The FCPA Report

The definitive source of actionable intelligence covering the Foreign Corrupt Practices Act

Recent Issue Headlines

Vol. 3, No. 11 (May 28, 2014) Print IssuePrint This Issue

  • What the Eleventh Circuit’s “Instrumentality” Decision Means for FCPA Practitioners

    In the first appellate court decision on the issue, the U.S. Court of Appeals for the Eleventh Circuit has ruled that an “instrumentality of the government” is “an entity controlled by the government of a foreign country that performs a function the controlling government treats as its own,” providing a non-exhaustive list of factors to consider when determining functionality and control.  The landmark decision that largely confirms the government’s interpretation of the term “foreign official” (an interpretation criticized by some as being overbroad), follows the imposition of some of the longest FCPA sentences to date.  The defendants, Joel Esquenazi and Carlos Rodriguez, had argued that the DOJ had not proved that the entity at issue, Telecommunications D’Haiti, met the FCPA’s definition of an “instrumentality” of the Haitian government such that its employees were foreign officials.  This article examines the impact of the case, the Court’s reasoning, the specific factors to consider when determining whether an entity is an instrumentality, and the practical applications of the Court’s newly-announced two-pronged test to the defendants.  For a discussion of the oral argument of the appeal, see “A Hot Bench Hears Oral Arguments in Historic Challenge to the Definition of ‘Foreign Official’,” The FCPA Report, Vol. 2, No. 21 (Oct. 23, 2013).

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  • Should an Individual Defendant Go to Trial on FCPA Charges?  Five Important Considerations

    Creative.  Aggressive.  Those are the two words a senior official at the SEC recently used to describe the government’s increasing pursuit of FCPA cases against individuals.  As The FCPA Report has indicated, a growing number of individuals are being pursued under the FCPA.  Historically, individuals – facing the potential loss of their liberty – have been more willing than companies to fight FCPA charges at trial.  With the increase in FCPA cases against individuals, it is likely that so too will the number of individuals who (like Joseph Sigelman in the PetroTiger case, who is insisting he will fight the charges against him) must consider whether the government is able to meet its burden of proof. In light of these trends, in a guest article, Michael Himmel and Steven Llanes, partner and associate, respectively, at Lowenstein Sandler, discuss five factors that an individual who is facing an FCPA action should consider when determining whether to go to trial or not.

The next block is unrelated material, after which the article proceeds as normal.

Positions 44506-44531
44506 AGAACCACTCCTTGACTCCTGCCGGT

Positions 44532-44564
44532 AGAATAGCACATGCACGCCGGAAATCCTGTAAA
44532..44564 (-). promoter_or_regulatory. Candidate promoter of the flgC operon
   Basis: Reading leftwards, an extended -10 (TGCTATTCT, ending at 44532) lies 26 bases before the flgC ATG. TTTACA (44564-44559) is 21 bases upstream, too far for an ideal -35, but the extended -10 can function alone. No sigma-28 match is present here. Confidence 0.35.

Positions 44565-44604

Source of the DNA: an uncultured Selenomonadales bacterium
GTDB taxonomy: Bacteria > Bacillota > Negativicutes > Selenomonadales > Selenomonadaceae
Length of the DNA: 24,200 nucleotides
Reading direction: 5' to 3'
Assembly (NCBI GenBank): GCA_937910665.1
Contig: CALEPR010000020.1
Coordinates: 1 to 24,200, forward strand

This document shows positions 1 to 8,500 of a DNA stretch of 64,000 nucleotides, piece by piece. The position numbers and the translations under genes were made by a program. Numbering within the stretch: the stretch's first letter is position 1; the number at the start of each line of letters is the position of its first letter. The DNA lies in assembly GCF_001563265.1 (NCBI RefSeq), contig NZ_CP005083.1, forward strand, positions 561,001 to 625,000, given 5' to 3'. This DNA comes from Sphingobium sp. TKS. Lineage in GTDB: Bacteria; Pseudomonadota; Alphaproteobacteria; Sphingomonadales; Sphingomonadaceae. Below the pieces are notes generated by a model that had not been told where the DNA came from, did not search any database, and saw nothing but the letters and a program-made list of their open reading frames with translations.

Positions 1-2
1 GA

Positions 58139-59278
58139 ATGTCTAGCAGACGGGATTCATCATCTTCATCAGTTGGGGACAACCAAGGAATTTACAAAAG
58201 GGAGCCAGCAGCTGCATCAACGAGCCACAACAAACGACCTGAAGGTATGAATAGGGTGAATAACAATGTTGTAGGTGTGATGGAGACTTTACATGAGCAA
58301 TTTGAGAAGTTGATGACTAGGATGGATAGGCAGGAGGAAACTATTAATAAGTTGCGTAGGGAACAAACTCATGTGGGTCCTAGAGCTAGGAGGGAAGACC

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  • The World Bank’s Wide Reach and Its Growing Anti-Corruption Program

    “What is the World Bank and why do I care what it thinks?”  Tim Coleman, a partner at Freshfields Bruckhaus Deringer, told The FCPA Report that many clients have that question – often prompted by an unexpected notice from the World Bank.  Companies that have contracted with foreign governments on a World Bank-financed project, along with companies that have signed deferred prosecution agreements with the DOJ containing a World Bank cooperation clause, may have put themselves in the World Bank’s jurisdiction.  “Any company or individual who touches my money is subject to the jurisdiction of my office,” Stephen Zimmermann, Director of Operations of the Integrity Vice Presidency of the World Bank, said at a speech at the American Conference Institute’s FCPA conference in New York.  And, he said, “just about every developing country project has World Bank money.”  The World Bank, which made $35 billion in loans last year to tens of thousands of contractors, is increasingly using its economic and political leverage to enforce its rules against fraud, collusion, obstruction, corruption and coercion. Penalties include not only debarment from the World Bank and the other major global development banks, but because the World Bank cooperates with governments around the world, investigations and potential penalties under national anti-corruption regimes.  Recently, a panel of World Bank experts at the Practising Law Institute’s FCPA and International Anti-Corruption Developments program, including Zimmermann, addressed critical issues about the Bank and its investigations.  One of the panelists, Tim Coleman, a partner at Freshfields, along with associate Jonathan Ware, further spoke with The FCPA Report about the challenges companies may face when the Bank investigates them and whether it makes sense for companies to settle.  See also “Doing Business with the World Bank: Understanding and Avoiding Debarment,” The FCPA Report, Vol. 2, No. 10 (May 15, 2013).

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  • Corruption Considerations for Private Fund Managers: An Interview with Molo Lamken Partner Justin Shur